The number of drugs including spice found by staff in Doncaster prisons has risen sharply over the last five years, according to official figures.
In the 12 months between March 2017 and March 2018, 221 searches in Doncaster prison uncovered drugs - up from 142 five years ago.
In the same time period, drugs were found during 74 searches within Hatfield prison.
At Lindholme prison, five times the amount of drugs were found in the 12 months from March 2017 when compared to five years ago. Drugs were found during 208 searches up until March 2018.
The biggest increase was at Moorland prison, where 13 times more drugs were found between March 2017 and March 2018 when compared to five years ago. During the time period, drugs were found during 133 searches.
For the first time this year, the figures include psychoactive substances such as spice, the abuse of which has increasingly become a concern for prison staff.
Andrew Neilson, the campaigns director at the Howard League for Penal Reform, said that the finds of drugs and other contraband, including mobile phones, were symptomatic of wider problems in the prison system.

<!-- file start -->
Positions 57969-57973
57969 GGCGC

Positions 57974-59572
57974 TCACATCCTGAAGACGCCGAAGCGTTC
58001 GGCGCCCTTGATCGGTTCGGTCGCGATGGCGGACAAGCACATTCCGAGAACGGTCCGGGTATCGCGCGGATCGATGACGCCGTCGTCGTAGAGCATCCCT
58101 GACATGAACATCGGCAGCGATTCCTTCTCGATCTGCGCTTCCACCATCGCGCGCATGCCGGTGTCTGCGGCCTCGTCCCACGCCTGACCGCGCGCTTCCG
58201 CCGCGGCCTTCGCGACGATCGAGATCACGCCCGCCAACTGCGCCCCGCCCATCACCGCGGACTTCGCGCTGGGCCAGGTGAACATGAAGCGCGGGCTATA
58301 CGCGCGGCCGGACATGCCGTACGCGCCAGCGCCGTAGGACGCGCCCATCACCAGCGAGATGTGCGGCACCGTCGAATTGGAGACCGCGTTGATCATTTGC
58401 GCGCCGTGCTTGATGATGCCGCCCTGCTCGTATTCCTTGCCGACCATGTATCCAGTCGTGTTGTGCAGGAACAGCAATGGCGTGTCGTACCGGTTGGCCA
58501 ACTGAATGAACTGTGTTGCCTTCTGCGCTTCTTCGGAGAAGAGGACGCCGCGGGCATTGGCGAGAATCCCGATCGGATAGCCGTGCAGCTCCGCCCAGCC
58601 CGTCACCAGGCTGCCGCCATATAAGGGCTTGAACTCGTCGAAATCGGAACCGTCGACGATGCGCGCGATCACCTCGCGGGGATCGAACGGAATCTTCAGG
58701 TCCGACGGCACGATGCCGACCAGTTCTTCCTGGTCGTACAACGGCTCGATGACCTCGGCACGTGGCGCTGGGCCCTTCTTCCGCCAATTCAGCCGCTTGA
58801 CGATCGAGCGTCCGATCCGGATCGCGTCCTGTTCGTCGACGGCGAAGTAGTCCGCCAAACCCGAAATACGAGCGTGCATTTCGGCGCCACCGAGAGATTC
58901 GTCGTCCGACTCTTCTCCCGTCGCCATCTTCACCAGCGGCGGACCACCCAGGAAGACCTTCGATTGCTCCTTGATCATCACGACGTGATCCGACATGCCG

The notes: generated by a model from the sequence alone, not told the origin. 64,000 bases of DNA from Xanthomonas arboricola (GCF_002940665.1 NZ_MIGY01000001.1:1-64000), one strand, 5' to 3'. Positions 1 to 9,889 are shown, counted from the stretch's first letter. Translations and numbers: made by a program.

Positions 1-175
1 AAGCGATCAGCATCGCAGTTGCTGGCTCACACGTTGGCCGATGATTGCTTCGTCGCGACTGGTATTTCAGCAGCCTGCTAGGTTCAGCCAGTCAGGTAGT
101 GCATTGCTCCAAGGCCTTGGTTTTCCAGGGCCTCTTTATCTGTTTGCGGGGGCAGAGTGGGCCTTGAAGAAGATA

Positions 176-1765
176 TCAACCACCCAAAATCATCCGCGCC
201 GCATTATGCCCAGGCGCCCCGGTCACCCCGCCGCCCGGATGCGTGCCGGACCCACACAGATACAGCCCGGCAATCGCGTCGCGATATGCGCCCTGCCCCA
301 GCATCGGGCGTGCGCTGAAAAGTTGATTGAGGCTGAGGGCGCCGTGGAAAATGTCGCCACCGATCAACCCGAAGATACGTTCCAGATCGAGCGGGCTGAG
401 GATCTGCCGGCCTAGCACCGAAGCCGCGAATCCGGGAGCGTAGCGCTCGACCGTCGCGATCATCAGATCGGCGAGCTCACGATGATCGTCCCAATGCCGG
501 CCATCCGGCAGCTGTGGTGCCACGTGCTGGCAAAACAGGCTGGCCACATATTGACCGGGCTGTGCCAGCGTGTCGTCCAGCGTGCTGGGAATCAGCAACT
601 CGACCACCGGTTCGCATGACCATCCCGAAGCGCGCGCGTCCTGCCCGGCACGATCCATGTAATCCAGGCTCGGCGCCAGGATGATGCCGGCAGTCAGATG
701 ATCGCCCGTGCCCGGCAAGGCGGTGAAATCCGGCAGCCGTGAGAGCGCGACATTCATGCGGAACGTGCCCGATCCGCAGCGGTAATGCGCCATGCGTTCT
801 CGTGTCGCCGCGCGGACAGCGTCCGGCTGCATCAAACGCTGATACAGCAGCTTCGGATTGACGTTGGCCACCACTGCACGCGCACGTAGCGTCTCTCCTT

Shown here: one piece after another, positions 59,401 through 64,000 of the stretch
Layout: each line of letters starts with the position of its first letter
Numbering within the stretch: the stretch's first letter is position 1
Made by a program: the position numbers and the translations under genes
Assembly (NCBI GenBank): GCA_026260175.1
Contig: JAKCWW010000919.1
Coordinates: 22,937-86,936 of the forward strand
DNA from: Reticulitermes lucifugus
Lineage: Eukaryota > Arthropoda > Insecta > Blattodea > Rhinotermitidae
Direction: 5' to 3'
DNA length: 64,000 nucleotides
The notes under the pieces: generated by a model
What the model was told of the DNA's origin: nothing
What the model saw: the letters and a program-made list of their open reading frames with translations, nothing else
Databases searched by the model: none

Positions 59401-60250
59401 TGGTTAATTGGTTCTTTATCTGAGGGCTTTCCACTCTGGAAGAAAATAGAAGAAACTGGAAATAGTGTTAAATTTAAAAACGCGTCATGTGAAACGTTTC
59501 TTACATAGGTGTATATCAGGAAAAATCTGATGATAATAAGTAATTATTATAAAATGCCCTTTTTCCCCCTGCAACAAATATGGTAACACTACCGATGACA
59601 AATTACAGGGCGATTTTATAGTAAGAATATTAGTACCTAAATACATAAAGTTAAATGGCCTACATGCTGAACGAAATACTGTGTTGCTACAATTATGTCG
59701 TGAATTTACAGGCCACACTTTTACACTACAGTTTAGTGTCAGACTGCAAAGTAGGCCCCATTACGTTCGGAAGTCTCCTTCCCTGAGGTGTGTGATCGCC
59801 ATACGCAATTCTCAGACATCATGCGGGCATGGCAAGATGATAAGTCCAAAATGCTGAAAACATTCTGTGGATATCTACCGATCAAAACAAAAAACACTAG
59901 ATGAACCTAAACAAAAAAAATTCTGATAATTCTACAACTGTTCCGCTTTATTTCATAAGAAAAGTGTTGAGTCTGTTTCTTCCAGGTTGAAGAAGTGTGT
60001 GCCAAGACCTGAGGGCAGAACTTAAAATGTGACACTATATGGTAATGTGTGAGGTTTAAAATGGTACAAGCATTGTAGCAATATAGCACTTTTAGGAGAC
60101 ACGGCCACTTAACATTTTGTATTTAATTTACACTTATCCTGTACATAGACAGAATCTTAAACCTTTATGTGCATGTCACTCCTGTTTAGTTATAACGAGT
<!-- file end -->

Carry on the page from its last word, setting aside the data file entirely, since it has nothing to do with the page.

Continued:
He said: “The rising number of drugs and mobile phone confiscations is a symptom of the problems in an overburdened and under-resourced prison system that is failing the public.
“Where there is drug abuse there is also debt and violence, and these problems have become more severe in prisons across England and Wales as overcrowding and staff shortages have taken their toll.
“The best way to reduce the supply of drugs into prisons is to reduce the demand for them. This means ensuring that prisons are properly resourced and prisoners are occupied with purposeful activity, such as work, education, training and exercise.
“Above all, we need to see bold but sensible action to reduce the prison population. This would save lives, protect staff and prevent more people being swept away into deeper currents of crime and despair.”
The situation in Doncaster reflects the national picture, where 20 per cent of all drug tests carried out in prisons in England and Wales were positive, meaning more than 11,000 samples were returned showing drug use.